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Reorganization of School Districts in New York State - p

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REORGANIZATION OF SCHOOL DISTRICTS IN NEW
YORK STATE
HISTORY OF REORGANIZATION
пЃў 1795 Establishment of Statewide system of
support for public schools
пЃў 1812 Establishment of common schools
пЃў 1853 Establishment of union free schools
пЃў 1914 Establishment of central schools
пЃў 1925 Central Rural Schools Act Revised
пЃў 1947 Statewide Master Plan for
reorganization adopted
пЃў 1958 State Plan revised
REORGANIZATIONS SINCE 1870
Year
1870….
1890….
1910….
1930….
1940….
1950….
1960….
1970….
1980….
1990….
2000….
Number of Districts
11,372
11,216
10,565
9,118
6,397
3,189
1,293
760
739
720
704
Decrease
- 156
- 651
-1,447
-2,721
-3,208
-1,896
- 533
- 21
- 19
- 16
STRUCTURE OF SCHOOL DISTRICTS
пЃў Common School Districts - 1812
пЃў Union Free School Districts - 1853
пЃў Central School Districts - 1925
пЃў City School Districts пЃў Central High School Districts - 1917
COMMON SCHOOL DISTRICTS
пЃў Oldest of the existing types of districts
пЃў Do not have legal authority to operate a
high school. Students are tuitioned to
neighboring districts
пЃў Governed by a sole trustee or a board of
three trustees elected for three-year
terms
пЃў Currently 10 common school districts
operating in the State (one nonoperating)
UNION FREE SCHOOL DISTRICTS
пЃў 1853 establishment of UFSDs to provide for
secondary education
пЃў Currently 151 UFSDs, of which 31 do not
operate a high school
пЃў 16 UFSDs serve children residing in child
care institutions or “Special Act”
пЃў Governed by a board of education of three
to nine members who serve 3-5 yr. terms
CENTRAL SCHOOL DISTRICTS
пЃў 1925 legislation and financial incentives
пЃў most common type in NYS
пЃў created by combining two or more
common, union free or central school
districts.
пЃў Currently 460 such districts, all but four
operate K-12 programs.
пЃў Governed by board of 5, 7 or 9 members,
elected for 3 - 5 yr terms.
CITY SCHOOL DISTRICTS
Population less than 125,000
пЃў 57 cities under 125,000 population
пЃў separate governmental units with their
own board of education and independent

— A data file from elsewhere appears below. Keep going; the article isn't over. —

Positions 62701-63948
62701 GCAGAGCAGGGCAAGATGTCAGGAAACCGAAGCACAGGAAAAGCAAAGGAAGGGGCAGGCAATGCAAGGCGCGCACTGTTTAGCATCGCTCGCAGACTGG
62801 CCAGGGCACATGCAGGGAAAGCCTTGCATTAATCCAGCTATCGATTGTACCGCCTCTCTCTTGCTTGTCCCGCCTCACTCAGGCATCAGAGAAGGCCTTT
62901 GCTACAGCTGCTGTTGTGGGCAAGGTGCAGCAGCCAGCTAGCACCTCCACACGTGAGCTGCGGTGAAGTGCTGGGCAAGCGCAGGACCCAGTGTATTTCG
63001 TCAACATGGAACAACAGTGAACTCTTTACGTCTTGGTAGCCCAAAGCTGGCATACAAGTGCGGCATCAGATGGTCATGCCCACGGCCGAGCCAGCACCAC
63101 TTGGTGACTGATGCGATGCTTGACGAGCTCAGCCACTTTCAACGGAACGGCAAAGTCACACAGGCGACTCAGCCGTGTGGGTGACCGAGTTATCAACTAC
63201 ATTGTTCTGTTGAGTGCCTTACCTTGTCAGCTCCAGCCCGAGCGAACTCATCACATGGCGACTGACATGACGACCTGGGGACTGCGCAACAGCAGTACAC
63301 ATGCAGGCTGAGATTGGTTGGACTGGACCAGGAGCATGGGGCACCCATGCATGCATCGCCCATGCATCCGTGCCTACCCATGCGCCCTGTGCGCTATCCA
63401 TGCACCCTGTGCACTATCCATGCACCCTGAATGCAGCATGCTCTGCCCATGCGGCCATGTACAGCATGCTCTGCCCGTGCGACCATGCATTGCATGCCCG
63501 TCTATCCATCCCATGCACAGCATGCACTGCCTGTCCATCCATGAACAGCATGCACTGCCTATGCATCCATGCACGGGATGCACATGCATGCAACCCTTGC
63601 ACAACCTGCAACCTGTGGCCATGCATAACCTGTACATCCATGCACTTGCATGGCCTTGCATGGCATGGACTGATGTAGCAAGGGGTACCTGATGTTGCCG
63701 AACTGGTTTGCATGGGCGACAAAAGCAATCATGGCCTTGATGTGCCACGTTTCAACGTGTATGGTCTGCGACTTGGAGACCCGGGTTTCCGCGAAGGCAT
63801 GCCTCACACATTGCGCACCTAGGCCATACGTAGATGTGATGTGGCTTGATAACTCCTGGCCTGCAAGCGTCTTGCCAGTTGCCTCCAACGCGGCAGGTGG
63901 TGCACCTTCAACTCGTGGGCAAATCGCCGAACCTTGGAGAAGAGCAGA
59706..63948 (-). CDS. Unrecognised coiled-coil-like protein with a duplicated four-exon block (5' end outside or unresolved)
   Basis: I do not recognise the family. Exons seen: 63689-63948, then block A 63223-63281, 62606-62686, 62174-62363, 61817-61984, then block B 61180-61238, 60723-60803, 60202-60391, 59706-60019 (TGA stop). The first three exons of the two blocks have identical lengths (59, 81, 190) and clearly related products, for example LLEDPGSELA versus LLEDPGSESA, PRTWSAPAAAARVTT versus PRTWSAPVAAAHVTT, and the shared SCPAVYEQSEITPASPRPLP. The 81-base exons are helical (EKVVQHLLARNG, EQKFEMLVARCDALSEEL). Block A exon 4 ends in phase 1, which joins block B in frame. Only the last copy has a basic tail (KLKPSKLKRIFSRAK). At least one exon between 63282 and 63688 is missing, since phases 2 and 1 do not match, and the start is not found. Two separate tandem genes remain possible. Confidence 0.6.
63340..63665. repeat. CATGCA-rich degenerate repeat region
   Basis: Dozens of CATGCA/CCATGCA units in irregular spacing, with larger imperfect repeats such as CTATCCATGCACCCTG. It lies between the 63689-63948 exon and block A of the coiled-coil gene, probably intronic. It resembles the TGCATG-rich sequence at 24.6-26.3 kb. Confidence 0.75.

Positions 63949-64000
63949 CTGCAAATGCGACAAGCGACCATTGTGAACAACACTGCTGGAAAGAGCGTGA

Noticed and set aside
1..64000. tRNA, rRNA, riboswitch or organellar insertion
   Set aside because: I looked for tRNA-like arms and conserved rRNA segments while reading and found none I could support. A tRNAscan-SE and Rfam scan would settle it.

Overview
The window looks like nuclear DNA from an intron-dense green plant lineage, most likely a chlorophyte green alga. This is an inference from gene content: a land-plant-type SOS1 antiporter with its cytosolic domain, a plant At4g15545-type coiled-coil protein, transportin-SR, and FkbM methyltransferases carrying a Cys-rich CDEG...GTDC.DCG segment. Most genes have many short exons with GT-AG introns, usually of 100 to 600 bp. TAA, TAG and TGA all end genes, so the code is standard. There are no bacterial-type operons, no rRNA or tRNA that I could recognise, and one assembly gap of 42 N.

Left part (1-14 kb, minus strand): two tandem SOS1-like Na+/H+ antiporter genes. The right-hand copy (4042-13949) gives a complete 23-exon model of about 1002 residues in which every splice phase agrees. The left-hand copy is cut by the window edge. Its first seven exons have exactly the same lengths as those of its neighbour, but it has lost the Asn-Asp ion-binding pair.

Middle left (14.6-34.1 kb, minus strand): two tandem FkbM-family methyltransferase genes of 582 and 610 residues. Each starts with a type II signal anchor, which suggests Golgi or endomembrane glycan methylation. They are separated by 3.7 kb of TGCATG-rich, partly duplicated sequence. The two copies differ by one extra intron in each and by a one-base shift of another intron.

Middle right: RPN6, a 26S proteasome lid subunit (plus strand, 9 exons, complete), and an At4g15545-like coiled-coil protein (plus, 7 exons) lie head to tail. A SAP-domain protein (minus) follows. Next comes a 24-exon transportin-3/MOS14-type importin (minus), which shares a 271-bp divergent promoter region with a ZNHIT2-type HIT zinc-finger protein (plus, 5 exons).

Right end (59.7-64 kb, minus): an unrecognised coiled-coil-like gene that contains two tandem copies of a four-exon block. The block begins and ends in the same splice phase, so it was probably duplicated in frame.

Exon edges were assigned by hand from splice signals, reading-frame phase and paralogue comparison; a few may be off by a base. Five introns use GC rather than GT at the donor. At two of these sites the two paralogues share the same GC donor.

taxing and debt incurring power
пЃў may cover larger geographic area than the
city: “enlarged city school districts”
CITY SCHOOL DISTRICTS
Population over 125,000
 Commonly referred to as the “Big 5”
пЃў NYC-Buffalo-Rochester-Syracuse-Yonkers
пЃў Education function is part of the overall
city government
пЃў Board of education sets policy for school
system
пЃў Funding for school system is part of the
overall municipal budget
CENTRAL HIGH SCHOOL DISTRICTS
пЃў Authorized in 1917 to provide secondary
education to children from two or more
feeder districts
пЃў Appointed reps from the component
boards comprised the central high school
board
пЃў 1944 deemed unsatisfactory and
prohibited
пЃў 1981 Legislation reinstated for Suffolk
county only (Eastport-South Manor)
TYPES OF REORGANIZATION
пЃў Centralization
пЃў Annexation - Central School District
пЃў Annexation - Union Free School District
пЃў Consolidation with a Union Free or a
Common School District
пЃў Consolidation with a City School District
CENTRALIZATION
пЃў Education Law Section 1801-1804
пЃў New school district is created
encompassing the entire area of the school
districts to be merged.
пЃў Can be established through the merger of
any types of school districts except city
school districts
пЃў The districts must be contiguous
ANNEXATION:
CENTRAL SCHOOL DISTRICT
пЃў Education Law Sections 1801 and 1803
пЃў New district is not created.
The district to
be annexed is dissolved and becomes part
of the annexing central school district.
пЃў Common, union free and central districts
can be annexed to a central school district
if they are contiguous
ANNEXATION:
UNION FREE SCHOOL DISTRICT
пЃў Education Law Section 1705
пЃў New district is not created.
The district to
be annexed is dissolved and becomes part